An interesting conflux of events happened this week and I have to thank Graeme Goodsir for recognizing it. In a week when the popular press devoted way too much ink to Kate and her Prince William and the rest of their time to the much more important Obama/Osama saga, it’s a story that could have been easily overlooked.  To use a trite old phrase, it was a perfect storm.  It was a good one for the meat business; a bad one for anti-ag and anti meat forces that have largely ignored scientific fact to use emotion and innuendo to further their causes for way to long.

The first ‘weather front’ to cross the horizon was the announcement that four major meat industry associations were going to descend on Washington as a unified group.  It marks a new cooperative beginning in an industry where these groups often worked at cross-purposes.  

The four trade associations are the National Meat Association, Southwestern Meat Association, North American Meat Processors Association and Meat Importers Council of America.  These four associations highlighted their joint visit by hosting an old-fashioned Capitol Hill barbeque Wednesday evening.  As a group, they visited all the Beltway’s power ‘touch points’ to make sure the decision-makers heard and understood their shared concerns.

As if to say, “And another thing!” the second ‘weather front’ came in a new public relations initiative announced Tuesday by the American Meat Science Association and the American Meat Institute.  Their cooperatively issued press release said their newly opened web site,, was designed to “combat the growing acceptance of myths about meat. ‘Meat MythCrushers,’ they said, was an effort to reconnect Americans to modern food production and to ‘crush’ some of today’s more popular myths associated with meat and poultry.”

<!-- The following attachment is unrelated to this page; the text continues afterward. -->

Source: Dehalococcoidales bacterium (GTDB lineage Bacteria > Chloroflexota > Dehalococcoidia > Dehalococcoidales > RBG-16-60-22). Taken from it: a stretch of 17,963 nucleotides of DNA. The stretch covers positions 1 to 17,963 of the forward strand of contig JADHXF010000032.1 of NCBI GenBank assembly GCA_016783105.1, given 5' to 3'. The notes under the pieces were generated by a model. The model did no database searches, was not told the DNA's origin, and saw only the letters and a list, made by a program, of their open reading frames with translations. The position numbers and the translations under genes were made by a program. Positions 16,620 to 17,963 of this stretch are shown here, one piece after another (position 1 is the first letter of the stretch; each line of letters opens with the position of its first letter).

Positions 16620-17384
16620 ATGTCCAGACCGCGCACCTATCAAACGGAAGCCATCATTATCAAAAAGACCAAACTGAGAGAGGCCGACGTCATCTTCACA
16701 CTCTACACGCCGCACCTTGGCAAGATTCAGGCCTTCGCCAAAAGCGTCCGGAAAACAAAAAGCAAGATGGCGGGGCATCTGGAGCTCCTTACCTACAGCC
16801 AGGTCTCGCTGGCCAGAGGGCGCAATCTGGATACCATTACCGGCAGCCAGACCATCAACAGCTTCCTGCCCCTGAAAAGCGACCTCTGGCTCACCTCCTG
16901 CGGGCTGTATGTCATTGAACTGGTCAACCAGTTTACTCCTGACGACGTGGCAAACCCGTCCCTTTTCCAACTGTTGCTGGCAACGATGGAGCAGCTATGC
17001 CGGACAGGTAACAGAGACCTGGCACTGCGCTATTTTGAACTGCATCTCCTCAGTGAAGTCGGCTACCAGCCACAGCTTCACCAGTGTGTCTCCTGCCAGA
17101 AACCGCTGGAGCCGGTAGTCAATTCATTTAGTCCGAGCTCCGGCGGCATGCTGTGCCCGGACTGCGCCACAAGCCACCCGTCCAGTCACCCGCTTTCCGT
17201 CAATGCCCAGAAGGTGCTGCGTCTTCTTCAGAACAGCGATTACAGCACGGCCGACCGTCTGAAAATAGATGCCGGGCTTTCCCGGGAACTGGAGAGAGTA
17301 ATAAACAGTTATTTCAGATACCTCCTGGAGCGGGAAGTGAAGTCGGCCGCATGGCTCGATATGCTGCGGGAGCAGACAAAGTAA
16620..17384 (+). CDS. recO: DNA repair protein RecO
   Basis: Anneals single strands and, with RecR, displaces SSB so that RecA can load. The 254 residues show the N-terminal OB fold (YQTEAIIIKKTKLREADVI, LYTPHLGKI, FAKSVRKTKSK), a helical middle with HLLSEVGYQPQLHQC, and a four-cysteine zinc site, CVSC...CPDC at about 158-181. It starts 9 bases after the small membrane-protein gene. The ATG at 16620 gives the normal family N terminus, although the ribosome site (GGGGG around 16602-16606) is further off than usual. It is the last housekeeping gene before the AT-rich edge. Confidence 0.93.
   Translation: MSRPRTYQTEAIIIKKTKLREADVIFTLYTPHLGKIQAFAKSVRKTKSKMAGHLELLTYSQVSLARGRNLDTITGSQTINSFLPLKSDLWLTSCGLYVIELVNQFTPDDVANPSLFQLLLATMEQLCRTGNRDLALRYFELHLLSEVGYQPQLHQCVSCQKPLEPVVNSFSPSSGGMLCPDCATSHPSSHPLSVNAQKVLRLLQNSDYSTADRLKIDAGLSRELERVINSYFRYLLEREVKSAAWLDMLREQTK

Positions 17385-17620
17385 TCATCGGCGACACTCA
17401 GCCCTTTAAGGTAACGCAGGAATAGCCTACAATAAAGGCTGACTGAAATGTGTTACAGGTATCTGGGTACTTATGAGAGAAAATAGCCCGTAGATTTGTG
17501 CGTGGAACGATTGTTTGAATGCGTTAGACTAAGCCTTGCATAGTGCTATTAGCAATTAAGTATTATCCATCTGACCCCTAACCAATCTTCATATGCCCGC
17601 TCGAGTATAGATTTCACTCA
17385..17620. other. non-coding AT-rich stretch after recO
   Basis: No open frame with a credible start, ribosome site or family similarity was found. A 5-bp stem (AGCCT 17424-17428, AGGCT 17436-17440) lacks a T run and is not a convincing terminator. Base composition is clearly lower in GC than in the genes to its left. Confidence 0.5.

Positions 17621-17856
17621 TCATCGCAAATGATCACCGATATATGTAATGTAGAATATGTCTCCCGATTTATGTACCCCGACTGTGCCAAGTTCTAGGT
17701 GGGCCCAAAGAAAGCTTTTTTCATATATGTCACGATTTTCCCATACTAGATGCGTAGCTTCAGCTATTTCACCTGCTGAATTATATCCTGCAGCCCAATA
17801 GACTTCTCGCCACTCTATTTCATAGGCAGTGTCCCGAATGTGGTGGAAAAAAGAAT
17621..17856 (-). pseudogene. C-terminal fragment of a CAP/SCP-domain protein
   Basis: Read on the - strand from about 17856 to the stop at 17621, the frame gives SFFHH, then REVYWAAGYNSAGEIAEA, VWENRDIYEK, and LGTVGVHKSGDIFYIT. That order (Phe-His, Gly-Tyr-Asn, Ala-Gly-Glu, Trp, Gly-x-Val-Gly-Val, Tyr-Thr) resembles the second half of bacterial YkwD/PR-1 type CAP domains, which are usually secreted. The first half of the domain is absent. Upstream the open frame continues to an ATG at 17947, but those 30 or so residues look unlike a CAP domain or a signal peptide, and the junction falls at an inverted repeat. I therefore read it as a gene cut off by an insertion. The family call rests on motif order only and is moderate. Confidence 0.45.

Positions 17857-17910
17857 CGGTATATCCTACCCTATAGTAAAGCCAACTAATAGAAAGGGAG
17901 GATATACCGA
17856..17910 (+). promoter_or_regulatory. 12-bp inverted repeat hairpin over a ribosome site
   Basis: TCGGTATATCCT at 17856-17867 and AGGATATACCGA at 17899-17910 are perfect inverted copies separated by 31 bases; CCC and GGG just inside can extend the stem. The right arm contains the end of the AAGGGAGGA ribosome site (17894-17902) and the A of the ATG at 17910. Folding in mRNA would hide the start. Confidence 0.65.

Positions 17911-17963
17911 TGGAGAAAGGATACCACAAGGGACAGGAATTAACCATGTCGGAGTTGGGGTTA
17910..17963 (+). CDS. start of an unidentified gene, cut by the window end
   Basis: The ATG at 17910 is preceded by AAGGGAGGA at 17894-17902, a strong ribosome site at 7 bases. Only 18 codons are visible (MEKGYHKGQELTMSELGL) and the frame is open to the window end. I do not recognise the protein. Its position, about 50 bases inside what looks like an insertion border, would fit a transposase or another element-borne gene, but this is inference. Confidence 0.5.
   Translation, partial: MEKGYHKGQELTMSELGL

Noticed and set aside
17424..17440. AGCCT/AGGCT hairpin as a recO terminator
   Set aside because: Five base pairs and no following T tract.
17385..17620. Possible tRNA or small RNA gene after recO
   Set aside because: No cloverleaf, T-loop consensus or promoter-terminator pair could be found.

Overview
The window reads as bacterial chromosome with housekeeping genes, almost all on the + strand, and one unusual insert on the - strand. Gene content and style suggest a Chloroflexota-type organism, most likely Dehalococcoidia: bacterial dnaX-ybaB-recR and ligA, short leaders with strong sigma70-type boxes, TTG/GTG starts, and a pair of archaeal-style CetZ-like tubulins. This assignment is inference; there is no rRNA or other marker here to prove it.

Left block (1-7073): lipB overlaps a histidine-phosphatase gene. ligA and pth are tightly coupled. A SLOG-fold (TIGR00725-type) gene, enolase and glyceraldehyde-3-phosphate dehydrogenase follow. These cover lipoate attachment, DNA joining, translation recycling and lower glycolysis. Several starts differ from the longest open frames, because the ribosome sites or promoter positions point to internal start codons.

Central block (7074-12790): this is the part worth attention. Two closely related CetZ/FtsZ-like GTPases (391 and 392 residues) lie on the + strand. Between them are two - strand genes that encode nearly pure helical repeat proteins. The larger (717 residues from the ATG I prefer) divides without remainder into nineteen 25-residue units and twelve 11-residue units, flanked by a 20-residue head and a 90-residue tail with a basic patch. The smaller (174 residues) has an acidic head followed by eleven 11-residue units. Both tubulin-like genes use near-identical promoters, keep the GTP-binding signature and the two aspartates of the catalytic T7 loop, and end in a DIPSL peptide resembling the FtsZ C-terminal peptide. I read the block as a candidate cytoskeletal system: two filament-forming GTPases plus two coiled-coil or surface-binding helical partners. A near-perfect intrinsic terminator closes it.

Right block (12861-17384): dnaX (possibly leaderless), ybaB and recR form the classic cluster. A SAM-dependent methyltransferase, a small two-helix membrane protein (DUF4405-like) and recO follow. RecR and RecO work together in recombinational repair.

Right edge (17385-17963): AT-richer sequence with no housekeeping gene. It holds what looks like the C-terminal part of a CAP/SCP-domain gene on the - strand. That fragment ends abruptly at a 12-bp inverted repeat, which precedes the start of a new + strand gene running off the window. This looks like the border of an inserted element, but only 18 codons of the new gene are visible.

The website features twelve videos with AMI’s Senior Vice President, Public Affairs and Professional Development, Janet Riley, talking with AMSA academic experts who clearly and concisely debunk myths for consumers. To back up their statements, a companion brochure, including detailed scientific references, is also available on the website.

Dr. Powell said, “When it comes to food and agriculture, answers to questions about food safety, nutrition or animal welfare, some of the ‘conventional wisdom’ commonly found on the internet and in popular media often isn’t the ‘accurate wisdom.’  We hope this campaign will highlight for news sources as well as consumers that animal and meat science departments at universities can be useful resources when information seems confusing or unclear.”

Riley was concerned about “how many misconceptions exist about meat production, safety, nutrition and welfare” and pointed out that “The members of the American Meat Science Association are a tremendous – and often untapped – resource for consumers.”

“It’s also gratifying to see the student members of AMSA get engaged in these MythCrushing efforts,” she said. “They are smart, motivated and social media savvy and I think they can be extremely effective in spreading the word among their peers.”

‘Agvocating,’ the growing practice by many in animal agriculture to get out in front of the critical issues and explain the real facts to an often misinformed public got a nod from Riley, too.  “Educating our consumers is not something that any one individual or organization can do and it can’t be done overnight.  It’s going to take an army of people who are actively working to spread the good news and the facts.”

Watching what’s being said in the social media, that army of people she mentioned is growing quickly but informally.  Let’s call it an old-fashioned citizens’ militia.

Carrying on with that military theme and expressing a sentiment held by members of the AMSA and AMI, Riley said, “We hope the Meat MythCrushers will give our industry the tools to help educate America.  We all have to be meat myth warriors to effect real change.”

Let’s spend a few minutes with Dr. Powell and

Q. Dr. Powell, your organization has been working with the American Meat Institute (AMI) to develop content for a new web site called “Meat MythCrushers.”  Why did the two groups feel it was a necessary project?